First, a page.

Maybe instead of doing “weekly meetings” or “employee reviews”, managers should start being reviewed by their team… just a thought

Here’s a great article that all managers should read… “How to be a great manager that employees want to work with”

Again.. Just a thought 😉

Non-Negotiables clients look for…

I’ve recently reviewed several articles about the economy and how technology fits with in the down turn as well as hiring has changed because of it.  One article really stuck in my head.. “Seven “Non-Negotiables” to prevent a bad hire”.    Not only is the article informative in regards to what traits company’s are looking for now, but it can help applicants fine tune their interviewing process.

Obviously companies have a “screening” process they follow and some even look at personal characteristics that have morphed into becoming more of a primary criteria for making hiring decisions.  These “characteristics” are  Respect, Belief, Loyalty, Commitment, Trust, Courage and Gratitude… it all boils down to integrity.. “is this someone that will benefit my organization long term?”.

Bottom line is, company’s really looking for talented individuals that are looking to make a difference… not someone looking to build their resume anymore.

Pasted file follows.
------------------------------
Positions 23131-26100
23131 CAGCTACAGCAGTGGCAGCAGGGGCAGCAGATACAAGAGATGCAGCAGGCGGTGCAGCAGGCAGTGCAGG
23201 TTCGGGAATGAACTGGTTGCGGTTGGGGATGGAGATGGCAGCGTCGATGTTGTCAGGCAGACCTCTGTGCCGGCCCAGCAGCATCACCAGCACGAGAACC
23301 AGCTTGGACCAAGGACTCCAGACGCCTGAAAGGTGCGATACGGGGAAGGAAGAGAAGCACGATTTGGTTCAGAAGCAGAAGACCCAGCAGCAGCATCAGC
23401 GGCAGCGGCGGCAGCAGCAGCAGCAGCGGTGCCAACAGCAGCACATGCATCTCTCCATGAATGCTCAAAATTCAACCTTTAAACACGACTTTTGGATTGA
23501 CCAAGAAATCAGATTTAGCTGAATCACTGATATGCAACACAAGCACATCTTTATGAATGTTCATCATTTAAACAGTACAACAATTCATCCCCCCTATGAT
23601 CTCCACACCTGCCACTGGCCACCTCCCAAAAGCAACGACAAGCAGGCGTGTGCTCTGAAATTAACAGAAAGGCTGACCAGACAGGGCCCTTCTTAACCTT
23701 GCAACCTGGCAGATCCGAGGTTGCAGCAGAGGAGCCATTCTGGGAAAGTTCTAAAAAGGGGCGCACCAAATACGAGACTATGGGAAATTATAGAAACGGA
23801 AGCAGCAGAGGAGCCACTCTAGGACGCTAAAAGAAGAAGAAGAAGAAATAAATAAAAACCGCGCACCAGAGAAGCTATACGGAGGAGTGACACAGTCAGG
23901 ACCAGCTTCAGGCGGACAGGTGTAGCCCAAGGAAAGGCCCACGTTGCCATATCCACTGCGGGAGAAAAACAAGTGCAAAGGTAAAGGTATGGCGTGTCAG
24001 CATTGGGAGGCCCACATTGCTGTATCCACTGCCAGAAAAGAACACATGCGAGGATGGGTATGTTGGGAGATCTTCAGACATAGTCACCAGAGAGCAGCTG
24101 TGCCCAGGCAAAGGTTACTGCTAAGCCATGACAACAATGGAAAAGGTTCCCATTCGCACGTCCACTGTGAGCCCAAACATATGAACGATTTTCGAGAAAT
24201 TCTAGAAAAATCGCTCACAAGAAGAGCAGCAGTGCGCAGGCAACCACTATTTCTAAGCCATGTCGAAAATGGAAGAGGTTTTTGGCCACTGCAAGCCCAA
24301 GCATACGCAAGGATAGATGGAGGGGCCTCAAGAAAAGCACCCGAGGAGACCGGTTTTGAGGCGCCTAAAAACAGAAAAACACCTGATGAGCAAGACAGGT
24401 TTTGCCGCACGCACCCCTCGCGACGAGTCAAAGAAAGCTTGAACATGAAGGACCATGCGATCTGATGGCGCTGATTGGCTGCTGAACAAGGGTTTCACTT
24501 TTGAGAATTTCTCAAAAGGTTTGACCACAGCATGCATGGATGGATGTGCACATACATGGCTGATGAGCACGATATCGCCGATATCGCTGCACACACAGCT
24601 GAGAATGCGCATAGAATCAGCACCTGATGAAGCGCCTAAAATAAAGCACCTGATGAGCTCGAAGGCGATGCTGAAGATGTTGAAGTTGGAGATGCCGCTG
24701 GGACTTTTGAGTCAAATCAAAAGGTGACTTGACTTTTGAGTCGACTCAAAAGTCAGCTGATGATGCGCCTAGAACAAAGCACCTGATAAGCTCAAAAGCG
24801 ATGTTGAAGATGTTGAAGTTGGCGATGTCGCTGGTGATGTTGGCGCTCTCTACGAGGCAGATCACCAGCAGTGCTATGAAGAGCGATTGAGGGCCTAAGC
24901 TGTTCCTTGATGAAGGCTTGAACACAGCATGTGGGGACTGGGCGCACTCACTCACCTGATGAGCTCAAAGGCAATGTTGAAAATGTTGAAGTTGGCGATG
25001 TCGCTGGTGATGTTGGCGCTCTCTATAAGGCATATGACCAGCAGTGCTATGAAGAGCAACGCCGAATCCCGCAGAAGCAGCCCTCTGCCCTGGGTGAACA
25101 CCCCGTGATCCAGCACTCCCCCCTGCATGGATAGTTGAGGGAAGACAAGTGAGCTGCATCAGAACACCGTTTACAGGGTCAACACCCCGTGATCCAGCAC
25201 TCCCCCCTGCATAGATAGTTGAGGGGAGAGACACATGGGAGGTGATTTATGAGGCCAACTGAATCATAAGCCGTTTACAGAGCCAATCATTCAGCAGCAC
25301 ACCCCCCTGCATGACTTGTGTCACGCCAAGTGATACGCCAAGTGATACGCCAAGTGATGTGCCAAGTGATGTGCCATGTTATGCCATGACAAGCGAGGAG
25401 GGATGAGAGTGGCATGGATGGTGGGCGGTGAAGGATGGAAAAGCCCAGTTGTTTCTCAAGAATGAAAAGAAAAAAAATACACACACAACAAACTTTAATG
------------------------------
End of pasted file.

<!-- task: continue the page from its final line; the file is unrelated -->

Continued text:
Still not using Social Media to look for a new career? seriously???

It’s soooo very surprising to me in this economy how many individuals I talk to who are NOT using Social Media to look for work or even to just network.  Everyone will take specific time out of their day to check Facebook, but they won’t think about using Twitter, Blogs or even Facebook to search out companies or a new career.  Personally I think LinkedIn, Twitter and Facebook are the main platforms to network and search out what others are saying about a specific organization or what opportunites are open or coming open.

Here’s a few stats that should be looked at.. I’m surprise LinkedIn isn’t top “dog”..

  • 18,400,000 people found a job through Facebook
  • 8,000,000 people found a job through Twitter
  • 10,200,000 people found a job through LinkedIn
So the long and short of it.. if you’re NOT networking through social media…. WHY??

Is it time to update your LinkedIn Profile???……

If you’re like most you set up your LinkedIn profile yrs ago and only add information when you change jobs, add new technologies or add new skill sets… well maybe it’s time to readjust that and look at your profile and see just how marketable it is.  Here’s a few helpful steps I found helpful to assist with doing just that brought to you by www.Inc.com.

Step 1. Revisit your goals. At its most basic level LinkedIn is about marketing: marketing your company or marketing yourself. But that focus probably got lost as you worked through the mechanics of completing your profile, and what started as a marketing effort turned into a resume completion task. Who you are isn’t as important as what you hope to accomplish, so think about your goals and convert your goals into keywords, because keywords are how people find you on LinkedIn.